calculating numbers on paper

Accounting basics

Whenever you make a business decision, you should always have figures to back it up. On this page, you’ll find accounting basics to keep your business on track and encourage investors.

Your accounting checklist

The steps below can help you to keep your business’ accounting on track.

1. Improving your financial position

Review your business finances with your financial advisor or accountant. Look at whether you met your targets last financial year and what you can do differently this year to help your business grow.

2. Checking your registrations and licences

Your business operations may have changed during the year. Review the current licences, permits and registrations your business holds.

3. Reviewing your bookkeeping system

Keeping good records:

  • makes running your business much easier
  • maybe needed to comply, depending on your industry
  • helps you to keep track of how your business is going financially

4. Updating your business and marketing plans

Take time to set yourself up for the year ahead. Updating your business and marketing plan can:

  • help you review your goals and priorities
  • assess whether your business strategies are working

5. Getting support and advice

Running a small business can be overwhelming and requires a variety of skills. Don’t be afraid to get help when you need it.

6. Reviewing your insurances

Check that you have the right insurance policies in place for your business, particularly if your circumstances change. You may need to update your level of cover if you’ve:

  • moved location
  • started employing people
  • changed your business structure

7. Backing up and securing your files

Don’t leave it until it’s too late. Backup and store your essential business information in a secure off-site location. Include things like:

  • business registrations
  • financial information
  • customer data

Choosing a professional to do your accounts

The right accountant or bookkeeper can help you maximise your business income. They can also help with your books and the financial health of your business.

The financial professionals to consider using include:

  • Accountant – can help with your business’s financial needs, including preparing financial statements, managing your tax and providing financial and business advice.
  • Bookkeeper – can keep track of your day-to-day financial transactions, look after your banking, chase overdue payments, pay wages and prepare some financial statements.
  • Business activity statement (BAS) agent – can help you prepare and lodge your BAS to make sure you get it right. They’re registered professionals who are specialists in their field.

Even if you have a professional to look after your books or accounts, you’re still responsible for any financial decisions. Read more about where to find financial help for your business.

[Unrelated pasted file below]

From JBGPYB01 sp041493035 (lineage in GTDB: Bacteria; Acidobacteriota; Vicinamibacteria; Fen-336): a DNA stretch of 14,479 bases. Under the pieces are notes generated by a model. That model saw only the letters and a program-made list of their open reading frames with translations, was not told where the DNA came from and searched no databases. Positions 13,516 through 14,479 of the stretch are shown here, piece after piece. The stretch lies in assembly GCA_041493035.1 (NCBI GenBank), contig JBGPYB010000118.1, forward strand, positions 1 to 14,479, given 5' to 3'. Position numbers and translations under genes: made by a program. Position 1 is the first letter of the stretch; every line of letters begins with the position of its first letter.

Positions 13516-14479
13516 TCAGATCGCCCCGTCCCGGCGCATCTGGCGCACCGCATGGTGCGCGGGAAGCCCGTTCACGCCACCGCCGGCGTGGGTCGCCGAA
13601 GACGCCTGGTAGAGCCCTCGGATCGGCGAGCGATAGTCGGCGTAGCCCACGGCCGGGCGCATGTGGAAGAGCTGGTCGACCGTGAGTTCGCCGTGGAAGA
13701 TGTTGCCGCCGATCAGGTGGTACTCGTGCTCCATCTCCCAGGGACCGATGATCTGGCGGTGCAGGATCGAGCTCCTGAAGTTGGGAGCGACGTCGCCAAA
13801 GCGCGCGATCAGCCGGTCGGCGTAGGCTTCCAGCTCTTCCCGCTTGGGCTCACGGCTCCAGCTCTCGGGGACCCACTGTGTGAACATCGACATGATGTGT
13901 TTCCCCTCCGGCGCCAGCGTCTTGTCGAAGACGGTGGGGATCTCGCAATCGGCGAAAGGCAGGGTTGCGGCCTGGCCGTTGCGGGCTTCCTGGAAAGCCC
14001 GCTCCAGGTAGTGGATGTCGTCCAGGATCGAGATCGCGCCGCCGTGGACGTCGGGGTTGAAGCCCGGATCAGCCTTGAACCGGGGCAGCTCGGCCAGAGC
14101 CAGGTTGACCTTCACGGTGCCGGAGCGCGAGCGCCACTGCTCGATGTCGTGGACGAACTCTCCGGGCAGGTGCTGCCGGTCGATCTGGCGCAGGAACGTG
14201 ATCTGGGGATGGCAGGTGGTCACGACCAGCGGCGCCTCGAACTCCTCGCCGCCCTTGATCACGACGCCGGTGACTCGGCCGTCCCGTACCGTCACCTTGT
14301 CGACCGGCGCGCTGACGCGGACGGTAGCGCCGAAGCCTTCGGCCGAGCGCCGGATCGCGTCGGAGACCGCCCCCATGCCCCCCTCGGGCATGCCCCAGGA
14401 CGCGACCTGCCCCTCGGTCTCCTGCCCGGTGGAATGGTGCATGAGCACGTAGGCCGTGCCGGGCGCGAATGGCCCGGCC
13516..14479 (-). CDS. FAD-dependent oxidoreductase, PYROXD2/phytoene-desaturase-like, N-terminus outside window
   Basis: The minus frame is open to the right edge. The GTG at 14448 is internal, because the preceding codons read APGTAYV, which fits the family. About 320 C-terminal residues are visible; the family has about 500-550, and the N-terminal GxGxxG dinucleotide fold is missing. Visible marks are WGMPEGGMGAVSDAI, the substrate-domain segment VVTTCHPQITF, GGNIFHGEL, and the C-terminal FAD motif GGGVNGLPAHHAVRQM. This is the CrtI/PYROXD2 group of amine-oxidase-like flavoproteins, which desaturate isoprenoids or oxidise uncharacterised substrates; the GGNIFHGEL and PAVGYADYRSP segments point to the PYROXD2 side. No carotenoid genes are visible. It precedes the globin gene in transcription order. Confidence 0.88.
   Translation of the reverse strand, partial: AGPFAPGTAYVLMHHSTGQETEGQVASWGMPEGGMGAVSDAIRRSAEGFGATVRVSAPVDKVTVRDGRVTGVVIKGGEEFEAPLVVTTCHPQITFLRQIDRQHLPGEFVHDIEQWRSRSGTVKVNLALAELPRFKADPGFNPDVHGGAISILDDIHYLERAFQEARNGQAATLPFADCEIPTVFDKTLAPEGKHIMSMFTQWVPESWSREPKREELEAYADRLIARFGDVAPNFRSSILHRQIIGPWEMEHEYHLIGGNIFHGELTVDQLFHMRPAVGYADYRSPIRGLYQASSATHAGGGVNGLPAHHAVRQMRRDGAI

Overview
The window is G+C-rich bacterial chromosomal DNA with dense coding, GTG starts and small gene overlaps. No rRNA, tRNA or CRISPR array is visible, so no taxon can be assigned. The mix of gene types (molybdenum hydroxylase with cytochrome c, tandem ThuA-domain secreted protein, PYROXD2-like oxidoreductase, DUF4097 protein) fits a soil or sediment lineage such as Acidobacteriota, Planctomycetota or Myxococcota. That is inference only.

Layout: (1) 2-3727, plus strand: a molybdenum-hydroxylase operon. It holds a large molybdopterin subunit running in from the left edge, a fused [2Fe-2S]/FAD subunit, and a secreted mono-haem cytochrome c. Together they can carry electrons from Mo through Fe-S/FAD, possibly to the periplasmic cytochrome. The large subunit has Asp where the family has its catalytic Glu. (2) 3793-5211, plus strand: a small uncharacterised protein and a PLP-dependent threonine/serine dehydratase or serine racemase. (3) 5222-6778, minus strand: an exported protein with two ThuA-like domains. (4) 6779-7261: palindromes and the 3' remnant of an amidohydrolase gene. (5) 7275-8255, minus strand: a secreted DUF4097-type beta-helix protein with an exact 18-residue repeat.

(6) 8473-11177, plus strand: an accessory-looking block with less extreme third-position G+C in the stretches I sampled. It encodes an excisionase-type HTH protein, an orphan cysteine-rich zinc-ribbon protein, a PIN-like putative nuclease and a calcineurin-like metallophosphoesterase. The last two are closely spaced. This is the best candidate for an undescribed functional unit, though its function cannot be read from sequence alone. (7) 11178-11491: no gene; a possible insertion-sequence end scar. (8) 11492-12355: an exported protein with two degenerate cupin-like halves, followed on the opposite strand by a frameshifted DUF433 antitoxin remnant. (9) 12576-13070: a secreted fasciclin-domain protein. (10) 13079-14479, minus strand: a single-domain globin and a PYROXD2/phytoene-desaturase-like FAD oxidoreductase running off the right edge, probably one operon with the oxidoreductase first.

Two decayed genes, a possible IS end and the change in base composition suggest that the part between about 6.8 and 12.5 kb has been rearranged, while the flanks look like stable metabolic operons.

Check their registrations

Whoever you choose to help with your accounts needs to have the right qualifications for the job. They should also be a member of an accounting or bookkeeping professional body.

The Tax Practitioners Board (TPB) website can check if your tax agents, BAS agents or tax (financial) advisers are registered.

There are two ways you can check:

  1. Search the TPB register.
  2. Look for the registered tax practitioner symbol on their website, stationery, brochures or business cards. The registered tax practitioner symbol includes the type of registration and their unique registration number.

Questions to help you decide

Deciding on the right person to do your accounts or giving you financial advice depends on your business needs. To help you decide, shop around and ask yourself:

  • Which one can do the job?
  • Do they have similar business clients to your business?
  • Do others recommend them?
  • Do they charge fees within your budget?
  • Do you feel comfortable working with them long-term?

There are many financial terminologies that you may need or come across when working with your accountant or bookkeeper. Let’s look at the principles, language, and jargon you may encounter when looking at setting up your accounting package with QuickBooks Online.

Chart of Accounts

What is the purpose of your chart of accounts? Broken down simply, they are a list of stores that classify and summarise where your money is coming in from and where you’re spending your money. In QuickBooks Online, there are specially designated account types broken down into specific type. The primary account types are:

  • Assets
    • Bank accounts
    • Undeposited Funds
    • Equipment, Plant and Machinery, Motor Vehicles
    • Inventory
    • Accounts Receivable – payments from your customers owed to you
  • Liabilities
    • Credit Card
    • Loan accounts
    • BAS and PAYG Liabilities
    • Accounts Payables – payments you owe your suppliers
  • Equity
    • Capital introduced
    • Retained Earnings – profit you have made
  • Income
    • Sales Income
    • Interest Income – under Other Income
  • Cost of Sales
    • Materials purchased required for Sales
    • Supplies and Stock purchased to sell directly
  • Expenses
    • Office and Administrative Expenses
    • Advertising Expenses
    • Insurance Expenses
    • Interest Payable – under Other Expenses

When broken down into these separate accounts, the classification and posting of each account with your records needs to be accurate. This is where the information is drawn into different types of reports:

  • Balance Sheet
  • Profit and Loss

Let’s look at these in more detail.

Balance Sheet Account Types

The balance sheet includes your assets, liabilities and equity accounts. It’s your business’s financial snapshot that gives you insight into your business’s health, what you own compared to what you owe.

Assets

Things the business owns have monetary value, such as money in the bank or a motor vehicle or building that can be sold for cash. It can also be money that is owed to the business, such as an unpaid invoice.

Liabilities  

Money that the business owes to other people or companies, such as a debt owed to a supplier or credit card payment owed to the bank.  It is also money owed to the ATO, such as payroll taxes, your BAS and superannuation owed to staff.

Equity

The business owner has initially invested in the business, plus additional contributions into the business or drawings out of the company.